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Doctors Dilemma

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#1 Reich

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Posted 25 July 2012 - 10:30 AM

Astounding. Shaw has created watertight argument for the Beveridge report. The first act is a bit slow and quite a few people didn’t return after the interval but I found it to be really good; satire meets melodrama. Reminded me a little of Major Barbara into how it questions humanitarianism.

After a long time something I’ve enjoyed at the NT ...

Broadway has been very good to me. But then, I've been very good to broadway.


#2 David J

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Posted 25 July 2012 - 11:30 AM

This is off topic here but I have just seen my first Bernard Shaw yesterday, Heartbreak House at Chichester, and I really struggled to follow the complex dialogue. From what I can tell some of the audience members also had the same thoughts. I myself am not a fan of Charles Dickens' wordy writing style (I feel like I need a dictionary at hand), and I thought Bernard Shaw's style in this play was the wordiest of the wordy.

Would The Doctor's Dilemma (though I won't have a chance of seeing it) be a better play for a Bernard Shaw beginner. Are there any other plays (apart from Pygmalion) that would help, perhaps somthing pre-WWI since I have studied Edwardian Britain recently and I appreciate that Bernard Shaw refers to issues of his time
My reviews can also be found at "A Night at the Theatre"

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#3 Reich

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Posted 25 July 2012 - 12:36 PM

I’ve seen Saint Joan, Pygmalion, Major Babs, & Doctor. I’ve found them all to be accessible but the ones I would recommend (for reasons I’m unsure of) would be Joan or Pygmalion

I really like Shaw and want to see much more :)

Broadway has been very good to me. But then, I've been very good to broadway.


#4 fringefan

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Posted 25 July 2012 - 02:00 PM

Even Heartbreak House, Reich?  I mean in view of the poor reviews?  I booked but am no longer planning to go and know of no-one who could use my ticket, even though I'd be giving it away!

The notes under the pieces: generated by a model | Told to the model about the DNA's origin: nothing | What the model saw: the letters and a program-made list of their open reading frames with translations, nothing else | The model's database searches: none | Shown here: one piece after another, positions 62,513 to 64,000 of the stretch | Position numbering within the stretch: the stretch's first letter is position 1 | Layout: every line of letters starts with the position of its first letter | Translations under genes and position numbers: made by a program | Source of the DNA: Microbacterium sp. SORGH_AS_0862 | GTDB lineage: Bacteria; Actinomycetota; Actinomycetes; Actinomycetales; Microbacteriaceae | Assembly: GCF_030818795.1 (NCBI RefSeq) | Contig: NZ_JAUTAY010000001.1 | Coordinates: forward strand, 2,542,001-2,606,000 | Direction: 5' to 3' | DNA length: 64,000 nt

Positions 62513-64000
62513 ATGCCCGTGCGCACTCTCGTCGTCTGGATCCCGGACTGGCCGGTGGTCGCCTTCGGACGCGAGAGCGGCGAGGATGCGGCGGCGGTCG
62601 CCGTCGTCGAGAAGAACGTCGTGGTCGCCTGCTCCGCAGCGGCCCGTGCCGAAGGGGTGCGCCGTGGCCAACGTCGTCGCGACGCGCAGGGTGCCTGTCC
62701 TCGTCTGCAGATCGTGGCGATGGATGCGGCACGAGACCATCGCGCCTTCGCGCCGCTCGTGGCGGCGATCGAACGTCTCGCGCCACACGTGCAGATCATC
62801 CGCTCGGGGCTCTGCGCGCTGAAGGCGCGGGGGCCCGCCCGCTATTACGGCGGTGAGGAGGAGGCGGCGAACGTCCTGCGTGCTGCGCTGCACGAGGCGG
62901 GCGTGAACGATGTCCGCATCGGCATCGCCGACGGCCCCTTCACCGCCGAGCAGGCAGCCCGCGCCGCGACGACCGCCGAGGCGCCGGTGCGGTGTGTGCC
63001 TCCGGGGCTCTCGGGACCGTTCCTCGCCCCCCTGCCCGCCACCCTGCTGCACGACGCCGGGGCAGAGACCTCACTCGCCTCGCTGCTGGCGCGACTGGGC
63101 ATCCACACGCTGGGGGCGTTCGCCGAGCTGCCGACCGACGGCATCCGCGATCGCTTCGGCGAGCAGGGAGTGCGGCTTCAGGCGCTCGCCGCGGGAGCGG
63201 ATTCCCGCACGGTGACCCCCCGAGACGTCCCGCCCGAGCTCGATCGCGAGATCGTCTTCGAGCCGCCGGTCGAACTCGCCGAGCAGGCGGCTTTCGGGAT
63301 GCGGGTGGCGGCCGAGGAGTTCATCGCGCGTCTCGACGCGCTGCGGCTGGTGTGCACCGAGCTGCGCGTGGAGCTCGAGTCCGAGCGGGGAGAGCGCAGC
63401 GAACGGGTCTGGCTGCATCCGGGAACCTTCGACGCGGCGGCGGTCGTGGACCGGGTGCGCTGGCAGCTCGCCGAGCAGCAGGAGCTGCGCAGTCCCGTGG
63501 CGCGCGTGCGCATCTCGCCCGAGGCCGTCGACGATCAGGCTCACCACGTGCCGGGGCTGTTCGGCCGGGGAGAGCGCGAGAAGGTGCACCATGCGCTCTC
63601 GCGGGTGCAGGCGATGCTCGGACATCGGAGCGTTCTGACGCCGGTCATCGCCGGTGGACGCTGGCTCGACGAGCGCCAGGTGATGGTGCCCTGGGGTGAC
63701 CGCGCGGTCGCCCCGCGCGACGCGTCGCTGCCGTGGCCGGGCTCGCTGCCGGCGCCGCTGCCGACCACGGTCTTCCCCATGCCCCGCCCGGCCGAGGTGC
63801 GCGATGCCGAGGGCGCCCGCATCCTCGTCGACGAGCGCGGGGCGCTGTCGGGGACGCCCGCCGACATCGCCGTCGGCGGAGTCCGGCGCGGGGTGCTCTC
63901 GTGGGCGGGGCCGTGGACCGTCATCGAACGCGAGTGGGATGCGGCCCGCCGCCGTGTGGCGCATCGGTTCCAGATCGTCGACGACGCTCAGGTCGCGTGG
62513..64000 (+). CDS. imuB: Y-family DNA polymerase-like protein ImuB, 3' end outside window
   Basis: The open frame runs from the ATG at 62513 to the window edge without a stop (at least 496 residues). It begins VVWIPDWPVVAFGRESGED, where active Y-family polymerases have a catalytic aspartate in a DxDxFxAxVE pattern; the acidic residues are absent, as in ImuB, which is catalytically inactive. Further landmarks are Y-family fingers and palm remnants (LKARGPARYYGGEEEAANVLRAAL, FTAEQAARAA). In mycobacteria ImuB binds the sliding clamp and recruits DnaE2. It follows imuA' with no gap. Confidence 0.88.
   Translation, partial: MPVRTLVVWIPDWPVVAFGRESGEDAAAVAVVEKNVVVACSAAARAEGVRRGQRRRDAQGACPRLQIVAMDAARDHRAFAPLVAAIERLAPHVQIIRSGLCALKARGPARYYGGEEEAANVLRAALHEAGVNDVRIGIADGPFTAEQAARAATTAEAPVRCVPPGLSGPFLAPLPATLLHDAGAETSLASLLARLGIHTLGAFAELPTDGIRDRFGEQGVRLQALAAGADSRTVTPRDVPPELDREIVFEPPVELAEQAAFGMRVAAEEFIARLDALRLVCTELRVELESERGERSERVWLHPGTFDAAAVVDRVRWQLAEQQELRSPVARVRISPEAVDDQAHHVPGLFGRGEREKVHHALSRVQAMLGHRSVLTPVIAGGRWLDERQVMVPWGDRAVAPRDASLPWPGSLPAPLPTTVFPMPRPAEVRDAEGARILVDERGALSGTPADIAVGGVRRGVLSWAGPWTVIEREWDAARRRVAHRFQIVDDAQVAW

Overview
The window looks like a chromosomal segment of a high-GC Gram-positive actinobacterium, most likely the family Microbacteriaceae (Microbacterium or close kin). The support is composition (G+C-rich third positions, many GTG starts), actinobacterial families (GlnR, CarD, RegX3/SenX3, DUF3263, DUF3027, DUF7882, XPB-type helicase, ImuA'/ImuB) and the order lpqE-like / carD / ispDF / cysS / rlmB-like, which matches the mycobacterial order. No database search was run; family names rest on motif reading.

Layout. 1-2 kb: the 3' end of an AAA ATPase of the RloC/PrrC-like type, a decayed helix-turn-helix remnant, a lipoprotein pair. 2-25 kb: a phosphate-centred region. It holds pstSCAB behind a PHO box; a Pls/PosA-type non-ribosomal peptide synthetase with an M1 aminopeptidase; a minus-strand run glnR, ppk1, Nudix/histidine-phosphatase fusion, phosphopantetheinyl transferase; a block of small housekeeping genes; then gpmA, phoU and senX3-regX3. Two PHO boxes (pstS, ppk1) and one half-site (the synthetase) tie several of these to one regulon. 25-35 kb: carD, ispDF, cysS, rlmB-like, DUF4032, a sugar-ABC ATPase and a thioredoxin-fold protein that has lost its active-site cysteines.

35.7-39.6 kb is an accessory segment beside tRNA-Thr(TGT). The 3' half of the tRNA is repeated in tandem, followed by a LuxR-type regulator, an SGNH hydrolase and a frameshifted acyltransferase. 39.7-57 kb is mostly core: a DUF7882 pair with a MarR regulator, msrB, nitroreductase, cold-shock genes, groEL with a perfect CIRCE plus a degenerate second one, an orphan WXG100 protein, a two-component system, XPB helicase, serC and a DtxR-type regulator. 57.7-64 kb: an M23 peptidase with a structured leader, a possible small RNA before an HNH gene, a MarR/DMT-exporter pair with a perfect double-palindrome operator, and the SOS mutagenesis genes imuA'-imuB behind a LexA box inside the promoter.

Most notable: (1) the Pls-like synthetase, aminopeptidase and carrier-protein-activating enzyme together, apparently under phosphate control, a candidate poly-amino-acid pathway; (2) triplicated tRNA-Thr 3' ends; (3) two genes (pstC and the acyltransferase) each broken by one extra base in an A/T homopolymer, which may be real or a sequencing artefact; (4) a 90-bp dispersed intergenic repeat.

#5 Lynette

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Posted 25 July 2012 - 03:37 PM

I'll say it again: My Fair Lady is better than Pygmalion. Sadly we don't seem to have ability to do similar with the rest.

#6 Honoured Guest

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Posted 25 July 2012 - 04:16 PM

Mrs Warren's Profession is quite often revived and is less convoluted. However it's lost its original bite. I wouldn't be very surprised if Chichester were to stage it starring Penelope Keith. I agree GBS was an old windbag. Some of his plays are published with his original prefaces which are longer than the actual playtexts. Caesar and Cleopatra is extremely tedious.

#7 Emsworthian

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Posted 25 July 2012 - 04:57 PM

View PostHonoured Guest, on 25 July 2012 - 04:16 PM, said:

Mrs Warren's Profession is quite often revived and is less convoluted. However it's lost its original bite. I wouldn't be very surprised if Chichester were to stage it starring Penelope Keith. I

It was done at Chichester a couple of years ago with Felicity Kendall as a touring production during the winter season.  I didn't see it but those who did said they felt that the production "lacked something."